A new content creation startup is on the rise in Silicon Valley and it’s gearing up to take on YouTube. With its decentralized, collectively-owned video content distribution system, Lino aims to better compensate the content creators by cutting out the middleman.
It recently gained an ally in the form of prominent Chinese seed investor Zhenfund, which awarded them with $20 million during a private token sale. The company states on their official website how YouTube holds “enormous power” over the content creators and focuses on profit maximization, which potentially leads to conflict with the creators.
With this scenario, “The solution is to create a collectively owned, decentralized means of distribution, which ensures all content value is directly distributed to content creators and affiliated contributors without going through a privately owned entity as a middleman.”
Lino will be coming out with their own system currency, the LINO token, which will be earned by users through creating and sharing content. Further development of infrastructure and applications can also be expected from them on top of the blockchain. In this model therefore, both content creators and users who host content through nodes will be earning tokens.
“We believe in decentralized, peer-to-peer [content delivery networks (CDN)], but current projects seem not ready for stability and costs,” Lino’s website states. The LINO founders further believe that a decentralized CDN through auction system will enable them to achieve and maintain higher standard of content quality on the platform. The content’s value will also then be gauged upon the quality of human engagement with it, thereby preventing frauds and bots from interfering with the system.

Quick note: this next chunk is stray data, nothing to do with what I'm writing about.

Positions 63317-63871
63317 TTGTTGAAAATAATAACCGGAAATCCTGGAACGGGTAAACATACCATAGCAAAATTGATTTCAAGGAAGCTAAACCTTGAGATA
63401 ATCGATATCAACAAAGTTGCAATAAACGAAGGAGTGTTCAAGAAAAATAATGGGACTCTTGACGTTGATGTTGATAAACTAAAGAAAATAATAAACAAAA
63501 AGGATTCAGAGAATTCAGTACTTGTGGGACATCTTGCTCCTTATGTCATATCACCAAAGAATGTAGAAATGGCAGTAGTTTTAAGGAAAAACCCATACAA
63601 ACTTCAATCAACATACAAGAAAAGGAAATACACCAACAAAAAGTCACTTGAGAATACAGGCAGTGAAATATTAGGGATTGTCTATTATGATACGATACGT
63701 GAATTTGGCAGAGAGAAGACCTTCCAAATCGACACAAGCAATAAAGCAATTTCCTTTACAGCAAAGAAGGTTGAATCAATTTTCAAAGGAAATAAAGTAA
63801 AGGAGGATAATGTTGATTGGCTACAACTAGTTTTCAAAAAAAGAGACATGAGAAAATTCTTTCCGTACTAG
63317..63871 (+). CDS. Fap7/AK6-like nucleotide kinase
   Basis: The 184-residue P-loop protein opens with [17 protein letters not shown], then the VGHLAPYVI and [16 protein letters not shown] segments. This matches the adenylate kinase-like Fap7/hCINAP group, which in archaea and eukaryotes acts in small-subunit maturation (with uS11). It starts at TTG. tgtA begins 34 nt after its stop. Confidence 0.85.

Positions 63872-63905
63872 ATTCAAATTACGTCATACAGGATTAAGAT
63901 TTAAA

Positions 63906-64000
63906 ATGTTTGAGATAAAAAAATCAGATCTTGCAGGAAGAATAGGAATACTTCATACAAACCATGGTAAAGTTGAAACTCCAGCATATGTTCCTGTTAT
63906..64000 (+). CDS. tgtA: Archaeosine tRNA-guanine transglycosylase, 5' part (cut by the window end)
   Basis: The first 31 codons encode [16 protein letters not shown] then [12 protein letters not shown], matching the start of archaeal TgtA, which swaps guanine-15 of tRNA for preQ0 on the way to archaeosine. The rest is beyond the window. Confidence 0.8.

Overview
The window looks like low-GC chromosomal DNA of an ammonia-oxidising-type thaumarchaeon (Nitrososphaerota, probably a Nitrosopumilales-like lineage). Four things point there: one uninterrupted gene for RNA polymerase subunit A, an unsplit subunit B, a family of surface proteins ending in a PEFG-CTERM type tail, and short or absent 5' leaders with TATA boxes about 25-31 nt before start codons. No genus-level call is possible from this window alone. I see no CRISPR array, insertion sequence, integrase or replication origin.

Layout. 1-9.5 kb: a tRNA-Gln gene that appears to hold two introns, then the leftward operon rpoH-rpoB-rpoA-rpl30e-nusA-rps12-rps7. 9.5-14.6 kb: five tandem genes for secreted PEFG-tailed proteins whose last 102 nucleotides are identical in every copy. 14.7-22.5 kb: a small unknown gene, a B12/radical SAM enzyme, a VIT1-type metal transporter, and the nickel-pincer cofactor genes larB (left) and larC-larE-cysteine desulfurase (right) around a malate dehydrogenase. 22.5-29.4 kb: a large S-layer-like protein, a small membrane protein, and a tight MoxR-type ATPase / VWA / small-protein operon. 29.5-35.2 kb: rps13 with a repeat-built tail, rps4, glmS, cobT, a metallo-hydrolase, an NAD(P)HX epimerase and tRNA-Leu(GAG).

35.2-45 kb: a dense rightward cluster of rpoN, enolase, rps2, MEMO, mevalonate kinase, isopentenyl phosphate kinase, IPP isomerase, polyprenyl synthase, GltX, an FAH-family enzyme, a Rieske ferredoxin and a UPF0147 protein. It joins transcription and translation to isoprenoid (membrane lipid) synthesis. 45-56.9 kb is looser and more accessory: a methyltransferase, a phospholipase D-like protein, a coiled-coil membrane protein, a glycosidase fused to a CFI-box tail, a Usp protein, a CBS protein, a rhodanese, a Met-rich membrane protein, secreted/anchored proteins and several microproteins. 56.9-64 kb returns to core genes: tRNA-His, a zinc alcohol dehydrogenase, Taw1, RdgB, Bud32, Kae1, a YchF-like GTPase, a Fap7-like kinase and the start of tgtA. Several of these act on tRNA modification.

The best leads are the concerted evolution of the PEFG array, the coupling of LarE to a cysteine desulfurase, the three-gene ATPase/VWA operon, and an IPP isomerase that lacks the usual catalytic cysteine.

In the auction system, users who provide more novel or interesting content will receive the reward over others. Transactions will be free of charge.
In an interview with TechCrunch, Lino chief executive Wilson Wei stated that he expected content creators to earn as much as three to five times what they usually earn on YouTube or other competitor sites like Twitch.
The project has yet to go live, but its launch later this year is highly anticipated, with Wei expressing confidence in the efficiency of its design. “The whole content economy is huge, but we believe in the decentralized organization concept. Why don’t we do it and starting the whole revolution starting with video content?” he said to TechCrunch.
Other companies developing posing as potential competitors with similar concepts include Flixxo, Stream, Streamspace, and Viuly.